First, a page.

What is the IRS Looking For – and What Should 403(b) Sponsors Do to Prepare?

March 31, 2009 (PLANSPONSOR (b)lines) - On top of the challenges associated with complying with new IRS 403(b) regulations, sponsors can look forward to increased audit activity by the IRS.

How do we know?    First, because they have said so at numerous conferences around the country; and when top IRS officials talk publicly about enforcement, they really mean it.   Second, it makes sense.   It took them 40 years to put out the new guidance.   You can bet that they’ll want to make sure people are following the rules.

We’ve already seen one of the first steps – the letter sent out by the Employee Plans Compliance Unit to school districts asking about their compliance with the universal availability requirement.   But there are many other issues the IRS is concerned about.   In this column, we’ve provided a list of the issues the IRS will most likely want to review on audit.   (Keep in mind that this is not an exhaustive list, just the more likely items.)


Now, it’s clear that the IRS will not audit every 403(b) arrangement in the country.   In fact, the chance of being audited is probably less than 2%.   So what’s the point of having a list of audit items?   It’s this:   the rules are numerous and fairly complex.   Most of us want to comply with the rules – especially when we’re dealing with other people’s retirement savings.   This list provides 403(b) sponsors an opportunity to do a “self-audit,” to make sure they are satisfying the requirements and to fix problems where they exist.   And remember that if you do find problems, the IRS has voluntary correction programs that let you fix them with a lot less pain than if they are discovered on audit.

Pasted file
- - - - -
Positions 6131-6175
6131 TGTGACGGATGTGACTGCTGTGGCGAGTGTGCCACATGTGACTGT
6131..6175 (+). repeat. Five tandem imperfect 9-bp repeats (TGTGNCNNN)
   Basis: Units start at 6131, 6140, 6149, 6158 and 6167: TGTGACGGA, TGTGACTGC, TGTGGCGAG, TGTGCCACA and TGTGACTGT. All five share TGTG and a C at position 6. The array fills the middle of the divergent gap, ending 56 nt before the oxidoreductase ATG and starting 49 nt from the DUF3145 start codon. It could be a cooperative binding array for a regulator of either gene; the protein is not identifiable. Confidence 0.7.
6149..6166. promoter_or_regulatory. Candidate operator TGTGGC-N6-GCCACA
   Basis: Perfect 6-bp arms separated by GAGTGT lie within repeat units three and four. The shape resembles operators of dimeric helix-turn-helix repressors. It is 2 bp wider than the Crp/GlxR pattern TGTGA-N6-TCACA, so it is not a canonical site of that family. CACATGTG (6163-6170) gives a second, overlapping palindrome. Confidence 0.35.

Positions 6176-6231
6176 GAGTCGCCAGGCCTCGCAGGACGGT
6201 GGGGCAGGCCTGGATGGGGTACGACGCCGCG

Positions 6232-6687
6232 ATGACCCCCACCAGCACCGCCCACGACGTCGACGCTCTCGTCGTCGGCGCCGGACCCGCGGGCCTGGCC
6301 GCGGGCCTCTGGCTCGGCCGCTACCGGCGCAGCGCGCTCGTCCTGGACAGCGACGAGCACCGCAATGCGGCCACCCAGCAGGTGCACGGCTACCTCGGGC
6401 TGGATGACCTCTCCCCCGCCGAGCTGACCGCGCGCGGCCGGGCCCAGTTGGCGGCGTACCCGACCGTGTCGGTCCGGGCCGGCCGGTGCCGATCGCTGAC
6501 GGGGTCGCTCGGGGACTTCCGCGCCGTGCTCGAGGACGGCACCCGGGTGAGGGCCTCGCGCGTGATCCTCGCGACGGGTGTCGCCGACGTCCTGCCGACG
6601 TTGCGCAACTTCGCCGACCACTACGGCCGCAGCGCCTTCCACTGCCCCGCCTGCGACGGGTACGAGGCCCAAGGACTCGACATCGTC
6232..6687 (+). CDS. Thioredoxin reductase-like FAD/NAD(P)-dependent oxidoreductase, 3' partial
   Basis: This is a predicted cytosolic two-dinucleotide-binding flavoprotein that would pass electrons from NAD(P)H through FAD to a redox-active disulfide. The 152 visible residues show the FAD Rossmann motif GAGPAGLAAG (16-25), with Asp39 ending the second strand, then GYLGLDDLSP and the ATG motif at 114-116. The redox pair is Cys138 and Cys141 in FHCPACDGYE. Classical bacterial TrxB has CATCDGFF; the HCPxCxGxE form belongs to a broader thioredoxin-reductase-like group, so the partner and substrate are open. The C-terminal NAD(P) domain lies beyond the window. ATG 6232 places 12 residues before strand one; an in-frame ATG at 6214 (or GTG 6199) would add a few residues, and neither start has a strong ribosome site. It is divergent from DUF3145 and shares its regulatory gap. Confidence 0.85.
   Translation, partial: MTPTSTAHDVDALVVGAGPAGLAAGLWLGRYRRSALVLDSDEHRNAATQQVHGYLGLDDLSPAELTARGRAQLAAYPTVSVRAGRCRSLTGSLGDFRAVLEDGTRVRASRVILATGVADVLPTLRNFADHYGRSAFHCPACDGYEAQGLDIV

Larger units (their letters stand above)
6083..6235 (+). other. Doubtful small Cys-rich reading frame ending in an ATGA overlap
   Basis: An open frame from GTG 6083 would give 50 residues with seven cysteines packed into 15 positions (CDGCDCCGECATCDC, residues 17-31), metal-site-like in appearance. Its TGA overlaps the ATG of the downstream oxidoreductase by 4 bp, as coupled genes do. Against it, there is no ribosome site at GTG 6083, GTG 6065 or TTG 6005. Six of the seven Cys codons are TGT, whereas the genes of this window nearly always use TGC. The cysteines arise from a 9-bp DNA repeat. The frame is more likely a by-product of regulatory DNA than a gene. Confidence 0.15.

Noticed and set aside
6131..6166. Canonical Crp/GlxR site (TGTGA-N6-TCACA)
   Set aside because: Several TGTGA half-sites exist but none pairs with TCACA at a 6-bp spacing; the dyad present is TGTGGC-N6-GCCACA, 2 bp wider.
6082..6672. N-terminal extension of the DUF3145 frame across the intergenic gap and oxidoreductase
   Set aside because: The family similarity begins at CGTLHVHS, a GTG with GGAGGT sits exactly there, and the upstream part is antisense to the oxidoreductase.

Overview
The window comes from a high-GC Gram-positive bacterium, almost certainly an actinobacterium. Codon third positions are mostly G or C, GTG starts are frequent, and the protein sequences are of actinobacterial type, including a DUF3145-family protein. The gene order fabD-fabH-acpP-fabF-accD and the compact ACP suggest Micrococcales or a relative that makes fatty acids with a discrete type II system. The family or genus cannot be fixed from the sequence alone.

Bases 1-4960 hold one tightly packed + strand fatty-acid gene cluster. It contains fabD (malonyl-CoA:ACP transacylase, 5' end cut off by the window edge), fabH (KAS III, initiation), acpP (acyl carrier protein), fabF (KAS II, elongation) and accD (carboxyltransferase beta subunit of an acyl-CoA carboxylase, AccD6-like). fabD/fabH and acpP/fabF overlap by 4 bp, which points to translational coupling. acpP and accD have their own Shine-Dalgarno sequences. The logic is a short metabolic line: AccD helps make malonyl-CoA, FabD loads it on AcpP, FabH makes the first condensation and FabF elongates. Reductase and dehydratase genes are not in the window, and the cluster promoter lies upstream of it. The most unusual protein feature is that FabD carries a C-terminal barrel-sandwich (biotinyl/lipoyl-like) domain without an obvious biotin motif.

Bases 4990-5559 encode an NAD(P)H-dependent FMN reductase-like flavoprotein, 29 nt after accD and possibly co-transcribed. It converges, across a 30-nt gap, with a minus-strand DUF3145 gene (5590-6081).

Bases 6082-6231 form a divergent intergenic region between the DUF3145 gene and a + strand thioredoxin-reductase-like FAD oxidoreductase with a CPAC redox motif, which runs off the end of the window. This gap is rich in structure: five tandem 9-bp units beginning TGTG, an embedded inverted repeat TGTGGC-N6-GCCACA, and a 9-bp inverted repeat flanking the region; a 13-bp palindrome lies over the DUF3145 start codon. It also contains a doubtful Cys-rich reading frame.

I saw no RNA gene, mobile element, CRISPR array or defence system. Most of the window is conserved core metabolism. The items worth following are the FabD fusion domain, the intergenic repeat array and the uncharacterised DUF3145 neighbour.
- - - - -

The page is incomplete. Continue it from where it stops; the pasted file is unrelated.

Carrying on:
The list also gives sponsors the opportunity to verify who is responsible (between the sponsor and various service providers) for each element of the requirements.

The Audit List 

align="center"> AUDIT TOPIC

align="center"> COMMENTS

Are you an eligible employer?

Only public educational institutions and 501(c)(3) organizations (basically charitable or religious entities) may establish a 403(b) plan.   Other types of tax-exempt entities may not offer 403(b) arrangements.

Are you meeting the universal availability rule?

All employees who normally work 20 hours or more per week must have the opportunity to make salary deferrals.

Failure to meet this rule is often due to excluding part-time employees who would otherwise be eligible to participate.   Also, keep in mind that the final regulations changed the rules in this area.

Are you meeting the non-discrimination rules for employer contributions?

The arrangement must satisfy a number of rules regarding availability of benefits to ensure that the plan does not improperly favor the highly compensated employees versus the non-highly compensated.

Have you properly limited elective deferrals?

An employee is eligible to defer up to 100% of pay or $16,500 (for 2009), whichever is less.